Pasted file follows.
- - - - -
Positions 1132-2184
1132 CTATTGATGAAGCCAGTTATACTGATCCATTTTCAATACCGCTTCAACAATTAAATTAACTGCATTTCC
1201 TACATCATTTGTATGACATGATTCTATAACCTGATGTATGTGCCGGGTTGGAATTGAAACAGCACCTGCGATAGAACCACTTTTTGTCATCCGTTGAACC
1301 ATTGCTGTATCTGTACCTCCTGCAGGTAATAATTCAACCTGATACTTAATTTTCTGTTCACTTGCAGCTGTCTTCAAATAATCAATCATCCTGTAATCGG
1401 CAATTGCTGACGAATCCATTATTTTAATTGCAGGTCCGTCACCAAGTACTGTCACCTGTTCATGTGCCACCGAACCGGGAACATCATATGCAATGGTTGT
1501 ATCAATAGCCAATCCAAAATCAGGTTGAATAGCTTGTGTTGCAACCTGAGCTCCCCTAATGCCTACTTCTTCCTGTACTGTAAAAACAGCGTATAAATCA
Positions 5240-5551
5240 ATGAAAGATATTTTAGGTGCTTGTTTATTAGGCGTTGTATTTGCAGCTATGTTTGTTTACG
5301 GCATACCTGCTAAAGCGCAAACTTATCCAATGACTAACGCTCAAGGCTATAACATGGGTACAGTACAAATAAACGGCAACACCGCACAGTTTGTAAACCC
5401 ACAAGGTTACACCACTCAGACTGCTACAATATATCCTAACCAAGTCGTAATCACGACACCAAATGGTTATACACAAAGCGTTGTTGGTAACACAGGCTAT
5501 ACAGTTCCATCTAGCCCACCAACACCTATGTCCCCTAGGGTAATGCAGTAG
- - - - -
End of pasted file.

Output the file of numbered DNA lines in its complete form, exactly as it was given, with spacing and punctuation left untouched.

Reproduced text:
Positions 1132-2184
1132 CTATTGATGAAGCCAGTTATACTGATCCATTTTCAATACCGCTTCAACAATTAAATTAACTGCATTTCC
1201 TACATCATTTGTATGACATGATTCTATAACCTGATGTATGTGCCGGGTTGGAATTGAAACAGCACCTGCGATAGAACCACTTTTTGTCATCCGTTGAACC
1301 ATTGCTGTATCTGTACCTCCTGCAGGTAATAATTCAACCTGATACTTAATTTTCTGTTCACTTGCAGCTGTCTTCAAATAATCAATCATCCTGTAATCGG
1401 CAATTGCTGACGAATCCATTATTTTAATTGCAGGTCCGTCACCAAGTACTGTCACCTGTTCATGTGCCACCGAACCGGGAACATCATATGCAATGGTTGT
1501 ATCAATAGCCAATCCAAAATCAGGTTGAATAGCTTGTGTTGCAACCTGAGCTCCCCTAATGCCTACTTCTTCCTGTACTGTAAAAACAGCGTATAAATCA
Positions 5240-5551
5240 ATGAAAGATATTTTAGGTGCTTGTTTATTAGGCGTTGTATTTGCAGCTATGTTTGTTTACG
5301 GCATACCTGCTAAAGCGCAAACTTATCCAATGACTAACGCTCAAGGCTATAACATGGGTACAGTACAAATAAACGGCAACACCGCACAGTTTGTAAACCC
5401 ACAAGGTTACACCACTCAGACTGCTACAATATATCCTAACCAAGTCGTAATCACGACACCAAATGGTTATACACAAAGCGTTGTTGGTAACACAGGCTAT
5501 ACAGTTCCATCTAGCCCACCAACACCTATGTCCCCTAGGGTAATGCAGTAG